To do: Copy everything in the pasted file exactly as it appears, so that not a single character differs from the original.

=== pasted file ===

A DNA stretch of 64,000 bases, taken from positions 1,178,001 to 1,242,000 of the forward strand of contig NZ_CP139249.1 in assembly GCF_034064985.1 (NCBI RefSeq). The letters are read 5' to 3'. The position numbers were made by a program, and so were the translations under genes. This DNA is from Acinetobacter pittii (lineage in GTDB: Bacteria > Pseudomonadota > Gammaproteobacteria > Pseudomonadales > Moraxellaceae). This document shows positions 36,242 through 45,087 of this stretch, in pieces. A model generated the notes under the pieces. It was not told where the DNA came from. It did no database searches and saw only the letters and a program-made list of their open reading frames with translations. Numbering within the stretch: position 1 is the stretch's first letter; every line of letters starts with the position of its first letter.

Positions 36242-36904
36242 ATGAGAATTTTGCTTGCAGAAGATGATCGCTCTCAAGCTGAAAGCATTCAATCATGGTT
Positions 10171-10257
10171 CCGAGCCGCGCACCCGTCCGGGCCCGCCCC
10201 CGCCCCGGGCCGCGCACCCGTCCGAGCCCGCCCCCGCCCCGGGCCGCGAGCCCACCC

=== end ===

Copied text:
A DNA stretch of 64,000 bases, taken from positions 1,178,001 to 1,242,000 of the forward strand of contig NZ_CP139249.1 in assembly GCF_034064985.1 (NCBI RefSeq). The letters are read 5' to 3'. The position numbers were made by a program, and so were the translations under genes. This DNA is from Acinetobacter pittii (lineage in GTDB: Bacteria > Pseudomonadota > Gammaproteobacteria > Pseudomonadales > Moraxellaceae). This document shows positions 36,242 through 45,087 of this stretch, in pieces. A model generated the notes under the pieces. It was not told where the DNA came from. It did no database searches and saw only the letters and a program-made list of their open reading frames with translations. Numbering within the stretch: position 1 is the stretch's first letter; every line of letters starts with the position of its first letter.

Positions 36242-36904
36242 ATGAGAATTTTGCTTGCAGAAGATGATCGCTCTCAAGCTGAAAGCATTCAATCATGGTT
Positions 10171-10257
10171 CCGAGCCGCGCACCCGTCCGGGCCCGCCCC
10201 CGCCCCGGGCCGCGCACCCGTCCGAGCCCGCCCCCGCCCCGGGCCGCGAGCCCACCC